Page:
UNITED NATIONS, March 12 (Xinhua) -- UN Secretary-General Ban Ki-moon on Wednesday called upon all the parties concerned to reflect on the Syrian crisis as it enters its fourth year, saying that "Syria is now the biggest humanitarian and peace and security crisis facing the world."
"Three years ago, the Syrian people stood up in peaceful protest to demand their universal rights and freedoms," said a statement issued here by Ban's spokesman. "In response came brutal force, escalating bloodshed and the devastation of civil war."
"As the conflict now enters its fourth year, the secretary- general appeals to all to reflect upon the long and growing list of horrors taking place in Syria every day," the statement said.
Ban said hundreds of thousands of lives have been lost or destroyed, with hundreds of people more killed every day; cities and villages have been reduced to rubble; extremists are imposing their radical ideologies; communities are threatened and attacked.
Millions have been forced to flee violence and deprivation; weapons are flowing in, adding fuel to the fire, and they are being used indiscriminately; acts of terrorism are a daily reality; grave crimes remain unpunished and thousands remain in captivity without due process; and the world's cultural heritage is under grave threat, he added.
The UN estimates more than 100,000 people were killed and that some 6.3 million people have been internally displaced since the conflict broke out in March 2011 in the Middle East country.
"Over the past year, this conflict also saw the worst use of weapons of mass destruction in the 21st century," he said.
Chemical weapons were confirmed used in the Syrian conflict, and a joint mission of the United Nations and the Organization of the Prohibition of Chemical Weapons was set up to rid Syria of its chemical weapons by June this year.
"Syria is now the biggest humanitarian and peace and security crisis facing the world, with violence reaching unthinkable levels, " the statement said. "Syria's neighbors are bearing the increasingly unbearable humanitarian, security, political and socio-economic effects of this conflict."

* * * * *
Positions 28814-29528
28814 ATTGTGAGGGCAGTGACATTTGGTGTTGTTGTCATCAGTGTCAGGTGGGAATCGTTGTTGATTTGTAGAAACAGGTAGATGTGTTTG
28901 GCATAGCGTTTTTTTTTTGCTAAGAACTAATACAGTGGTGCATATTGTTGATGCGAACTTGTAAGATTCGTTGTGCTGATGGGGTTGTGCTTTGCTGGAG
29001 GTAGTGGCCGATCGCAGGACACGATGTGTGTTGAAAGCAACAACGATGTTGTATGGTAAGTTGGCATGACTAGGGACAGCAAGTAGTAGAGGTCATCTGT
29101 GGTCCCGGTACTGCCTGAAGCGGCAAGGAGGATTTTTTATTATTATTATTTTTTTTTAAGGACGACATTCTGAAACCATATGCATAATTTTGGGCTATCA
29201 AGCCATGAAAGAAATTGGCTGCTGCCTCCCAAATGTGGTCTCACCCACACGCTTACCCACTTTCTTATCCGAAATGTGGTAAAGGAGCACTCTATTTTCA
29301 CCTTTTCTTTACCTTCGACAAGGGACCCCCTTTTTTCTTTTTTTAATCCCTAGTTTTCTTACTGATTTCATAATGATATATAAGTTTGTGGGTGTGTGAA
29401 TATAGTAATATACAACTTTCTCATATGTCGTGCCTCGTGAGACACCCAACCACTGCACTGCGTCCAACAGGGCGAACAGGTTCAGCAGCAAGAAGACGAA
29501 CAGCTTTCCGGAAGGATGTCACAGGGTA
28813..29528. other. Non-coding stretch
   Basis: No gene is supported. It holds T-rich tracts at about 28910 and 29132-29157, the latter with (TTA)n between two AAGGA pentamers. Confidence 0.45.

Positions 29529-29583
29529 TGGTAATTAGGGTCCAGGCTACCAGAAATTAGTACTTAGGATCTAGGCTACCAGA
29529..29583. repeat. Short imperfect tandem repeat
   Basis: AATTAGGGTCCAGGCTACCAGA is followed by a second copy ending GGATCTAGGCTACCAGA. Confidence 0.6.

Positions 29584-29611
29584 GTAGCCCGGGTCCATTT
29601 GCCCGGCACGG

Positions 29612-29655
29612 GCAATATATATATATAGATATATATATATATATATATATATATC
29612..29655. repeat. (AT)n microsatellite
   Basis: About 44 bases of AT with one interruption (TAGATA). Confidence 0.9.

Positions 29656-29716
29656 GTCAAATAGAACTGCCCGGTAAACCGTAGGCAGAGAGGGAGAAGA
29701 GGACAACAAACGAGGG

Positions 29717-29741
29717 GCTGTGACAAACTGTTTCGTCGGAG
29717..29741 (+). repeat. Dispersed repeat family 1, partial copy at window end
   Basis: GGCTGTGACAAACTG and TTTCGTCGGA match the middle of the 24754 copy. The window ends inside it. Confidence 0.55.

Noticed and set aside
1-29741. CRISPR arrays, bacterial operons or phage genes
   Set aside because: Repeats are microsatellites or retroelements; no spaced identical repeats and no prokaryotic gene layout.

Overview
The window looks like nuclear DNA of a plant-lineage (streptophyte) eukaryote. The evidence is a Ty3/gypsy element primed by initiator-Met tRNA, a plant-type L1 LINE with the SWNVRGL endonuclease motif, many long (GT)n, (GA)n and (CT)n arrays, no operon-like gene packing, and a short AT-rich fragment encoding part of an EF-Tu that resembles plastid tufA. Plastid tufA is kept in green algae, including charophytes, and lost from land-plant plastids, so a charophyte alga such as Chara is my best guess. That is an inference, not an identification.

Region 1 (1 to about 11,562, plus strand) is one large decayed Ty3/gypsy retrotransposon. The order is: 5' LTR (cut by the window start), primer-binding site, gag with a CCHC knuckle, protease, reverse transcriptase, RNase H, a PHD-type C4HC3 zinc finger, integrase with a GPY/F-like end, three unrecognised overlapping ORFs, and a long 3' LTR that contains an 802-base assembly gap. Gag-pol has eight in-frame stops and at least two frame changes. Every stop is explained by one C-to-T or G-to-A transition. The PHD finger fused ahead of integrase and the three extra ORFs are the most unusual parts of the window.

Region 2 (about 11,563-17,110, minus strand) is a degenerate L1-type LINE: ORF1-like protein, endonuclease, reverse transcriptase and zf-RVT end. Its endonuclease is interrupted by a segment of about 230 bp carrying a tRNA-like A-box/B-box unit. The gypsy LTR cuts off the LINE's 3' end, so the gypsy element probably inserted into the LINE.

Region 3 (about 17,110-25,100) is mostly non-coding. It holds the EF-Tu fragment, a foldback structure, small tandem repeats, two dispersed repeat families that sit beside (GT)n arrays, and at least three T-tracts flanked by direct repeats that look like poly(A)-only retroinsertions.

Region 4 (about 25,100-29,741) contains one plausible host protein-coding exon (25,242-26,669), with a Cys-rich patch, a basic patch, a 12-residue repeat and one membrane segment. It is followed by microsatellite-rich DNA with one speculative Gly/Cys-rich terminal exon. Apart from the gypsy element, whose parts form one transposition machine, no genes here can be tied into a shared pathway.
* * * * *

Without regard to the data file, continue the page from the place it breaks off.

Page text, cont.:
More than 2 million Syrians have fled to neighboring countries, including Jordan, Lebanon and Turkey, UN figures showed.
"The Secretary-General deeply regrets the inability of the international community, the region and the Syrians themselves to put a stop to this appalling conflict," said the statement.
"The Syrian people desperately need an end to violence and a clean break from the past to move towards a new Syria, where their legitimate aspirations are met and all communities are protected," the statement said.
"Only a political solution will end the nightmare of the Syrian people," it said.
"The secretary-general appeals to the region and the international community and in particular to the Russian Federation and the United States, as the initiating States of the Geneva Conference on Syria, to take clear steps to re-energize the Geneva process," the statement said.
On Feb. 15, the second round negotiations of the Geneva II international conference on Syria concluded without achieving tangible results, said UN-Arab League Special Envoy to Syria Lakhdar Brahimi, who mediated the peace negotiations between the Syrian government and the opposition.
The two rounds of Syria peace talks have not seen rift healed. The government insisted on putting an end to violence and terrorism as a top priority, while the opposition focused on establishing a transitional governing body with full executive authority and without the presence of Syrian President Bashar al- Assad.
"The secretary-general strongly urges the Syrian government and opposition to exercise responsibility, leadership, vision and flexibility to rise to the challenge," the statement said.